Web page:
While the focus of this article has been on one-shot accuracy, it’s important to consider that trigger control also deals with “resetting” the trigger from shot to shot. Resetting the trigger refers to the technique of releasing the trigger only as far as necessary for the handgun to be fired again. With most pistols there is both an audible “click” and a very slight forward thrust of the trigger against your finger as it resets.
The obvious advantage to controlling trigger reset is that it affords the shooter a shorter length of pull, which minimizes the time you need to maintain proper aim, and it reduces the distance your index finger travels when activating the trigger.
How can you tell if your trigger reset skills are lacking? Aside from being able to feel that you’re not controlling the trigger, your groups will tend to widen. But there’s no way to predict where your rounds will impact because it depends on the manner in which the gun moves as you press the trigger.
As you might expect, there are myriad drills designed to improve trigger control. One of the easiest and most effective ways to improve trigger control is simply to dry fire. To really enhance your trigger control through dry fire, press the trigger rearward as far as possible without allowing the hammer to fall, then release. Moving the trigger finger back and forth in this manner, taking it to the very brink of the simulated shot breaking can really enhance your feel for the trigger of your particular handgun.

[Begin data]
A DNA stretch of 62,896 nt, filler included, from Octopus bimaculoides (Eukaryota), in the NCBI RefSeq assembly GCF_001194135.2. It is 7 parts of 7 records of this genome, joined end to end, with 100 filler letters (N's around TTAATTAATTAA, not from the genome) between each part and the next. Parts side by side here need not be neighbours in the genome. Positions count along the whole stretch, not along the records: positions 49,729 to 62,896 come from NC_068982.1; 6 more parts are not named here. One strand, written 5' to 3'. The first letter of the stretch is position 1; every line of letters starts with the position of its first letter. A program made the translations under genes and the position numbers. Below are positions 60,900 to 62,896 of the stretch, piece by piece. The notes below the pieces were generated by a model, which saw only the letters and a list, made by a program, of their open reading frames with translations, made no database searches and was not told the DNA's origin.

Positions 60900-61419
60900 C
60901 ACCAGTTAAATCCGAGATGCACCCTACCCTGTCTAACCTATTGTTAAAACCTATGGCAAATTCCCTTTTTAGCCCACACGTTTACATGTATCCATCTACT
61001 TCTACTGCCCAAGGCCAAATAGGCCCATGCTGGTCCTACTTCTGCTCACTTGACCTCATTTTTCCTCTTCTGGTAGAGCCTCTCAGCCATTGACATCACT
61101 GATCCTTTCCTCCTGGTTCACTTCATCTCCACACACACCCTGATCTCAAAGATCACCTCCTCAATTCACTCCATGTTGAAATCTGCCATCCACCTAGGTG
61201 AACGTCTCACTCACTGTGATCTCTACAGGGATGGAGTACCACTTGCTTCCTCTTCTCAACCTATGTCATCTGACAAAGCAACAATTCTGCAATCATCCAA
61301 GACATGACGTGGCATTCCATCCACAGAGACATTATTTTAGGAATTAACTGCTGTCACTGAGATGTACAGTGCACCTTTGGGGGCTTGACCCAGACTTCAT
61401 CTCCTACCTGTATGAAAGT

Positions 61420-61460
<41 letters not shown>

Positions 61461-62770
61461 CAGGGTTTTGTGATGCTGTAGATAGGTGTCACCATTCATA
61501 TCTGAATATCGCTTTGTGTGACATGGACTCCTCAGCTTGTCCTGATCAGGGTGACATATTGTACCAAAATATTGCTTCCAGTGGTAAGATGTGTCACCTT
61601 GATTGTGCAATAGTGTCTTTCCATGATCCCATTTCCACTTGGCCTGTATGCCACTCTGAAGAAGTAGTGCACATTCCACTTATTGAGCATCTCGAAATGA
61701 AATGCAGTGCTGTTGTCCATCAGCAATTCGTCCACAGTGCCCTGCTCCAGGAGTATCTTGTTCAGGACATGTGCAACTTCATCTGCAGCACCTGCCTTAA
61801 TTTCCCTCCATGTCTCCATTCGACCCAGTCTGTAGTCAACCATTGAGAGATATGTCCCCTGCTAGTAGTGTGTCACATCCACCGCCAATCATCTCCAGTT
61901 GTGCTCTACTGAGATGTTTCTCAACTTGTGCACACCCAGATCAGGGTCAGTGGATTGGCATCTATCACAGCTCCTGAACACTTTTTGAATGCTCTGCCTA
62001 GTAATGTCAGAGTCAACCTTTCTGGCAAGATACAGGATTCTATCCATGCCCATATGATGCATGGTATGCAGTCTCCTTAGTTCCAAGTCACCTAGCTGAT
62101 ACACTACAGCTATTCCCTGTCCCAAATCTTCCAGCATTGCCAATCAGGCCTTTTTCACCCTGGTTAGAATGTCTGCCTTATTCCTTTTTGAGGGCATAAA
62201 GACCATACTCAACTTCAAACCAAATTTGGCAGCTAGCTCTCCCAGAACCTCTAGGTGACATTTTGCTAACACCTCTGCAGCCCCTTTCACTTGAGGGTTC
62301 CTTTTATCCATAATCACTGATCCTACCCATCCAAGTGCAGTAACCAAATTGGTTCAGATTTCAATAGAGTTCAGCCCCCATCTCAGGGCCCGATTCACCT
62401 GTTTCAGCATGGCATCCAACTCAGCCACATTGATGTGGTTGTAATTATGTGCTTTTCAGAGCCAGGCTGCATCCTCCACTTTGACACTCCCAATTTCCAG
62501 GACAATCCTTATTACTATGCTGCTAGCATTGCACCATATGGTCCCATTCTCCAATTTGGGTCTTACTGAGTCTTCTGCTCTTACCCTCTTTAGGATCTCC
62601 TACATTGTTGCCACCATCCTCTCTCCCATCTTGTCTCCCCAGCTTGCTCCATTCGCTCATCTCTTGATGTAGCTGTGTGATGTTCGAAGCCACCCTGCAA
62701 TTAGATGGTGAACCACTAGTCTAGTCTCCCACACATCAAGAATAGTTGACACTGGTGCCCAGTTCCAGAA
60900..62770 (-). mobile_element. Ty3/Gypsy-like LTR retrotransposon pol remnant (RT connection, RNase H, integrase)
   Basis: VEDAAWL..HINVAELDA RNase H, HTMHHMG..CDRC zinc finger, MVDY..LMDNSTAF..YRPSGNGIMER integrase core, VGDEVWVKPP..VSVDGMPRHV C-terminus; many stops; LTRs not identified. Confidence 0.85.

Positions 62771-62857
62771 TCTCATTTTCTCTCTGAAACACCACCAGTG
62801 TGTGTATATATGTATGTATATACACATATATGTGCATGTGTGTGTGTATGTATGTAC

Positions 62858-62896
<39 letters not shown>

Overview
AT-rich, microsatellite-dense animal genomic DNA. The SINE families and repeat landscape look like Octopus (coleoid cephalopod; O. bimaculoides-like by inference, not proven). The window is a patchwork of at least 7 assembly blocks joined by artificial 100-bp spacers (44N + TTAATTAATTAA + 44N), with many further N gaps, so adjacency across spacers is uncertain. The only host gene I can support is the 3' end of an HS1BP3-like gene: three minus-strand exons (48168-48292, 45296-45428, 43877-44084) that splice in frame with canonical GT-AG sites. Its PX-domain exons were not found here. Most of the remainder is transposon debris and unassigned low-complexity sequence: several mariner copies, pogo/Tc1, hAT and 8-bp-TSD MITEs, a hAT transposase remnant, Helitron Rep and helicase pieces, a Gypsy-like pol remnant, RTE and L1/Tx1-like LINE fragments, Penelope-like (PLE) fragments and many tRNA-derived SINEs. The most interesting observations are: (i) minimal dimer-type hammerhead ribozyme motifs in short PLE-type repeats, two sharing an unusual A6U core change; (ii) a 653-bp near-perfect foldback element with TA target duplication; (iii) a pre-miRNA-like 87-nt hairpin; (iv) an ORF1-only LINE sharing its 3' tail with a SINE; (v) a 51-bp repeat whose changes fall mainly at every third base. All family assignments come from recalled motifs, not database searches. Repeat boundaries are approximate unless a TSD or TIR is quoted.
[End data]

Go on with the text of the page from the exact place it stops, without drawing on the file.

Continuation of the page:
There are several ways to enhance trigger control. One good exercise is the penny drill. You should be able to dry fire a handgun with a penny on the front sight and not have the penny fall off.
Just as a pen can be used to replicate a front sight when honing your proper sight picture, a retractable pen can be used to practice trigger press and trigger reset. Simply hold the pen in your hand so the retractable button is facing away from you, as though it were the trigger of your handgun. Place the pad of your index finger on the button then slowly and smoothly press the button until it clicks, without moving any other portion of your hand.
This motion simulates pressing the trigger to the rear until the shot breaks. Retract the tip slightly then allow it to move forward until it clicks to replicate trigger reset.
Another simple and effective drill to facilitate trigger control is called the “penny drill.” Place a penny on the front sight of your unloaded handgun, then obtain proper sight alignment and sight picture. Apply steady rearward pressure to the trigger until the simulated shot breaks. If the penny is still atop your front sight, you’re as good as gold—or at least copper.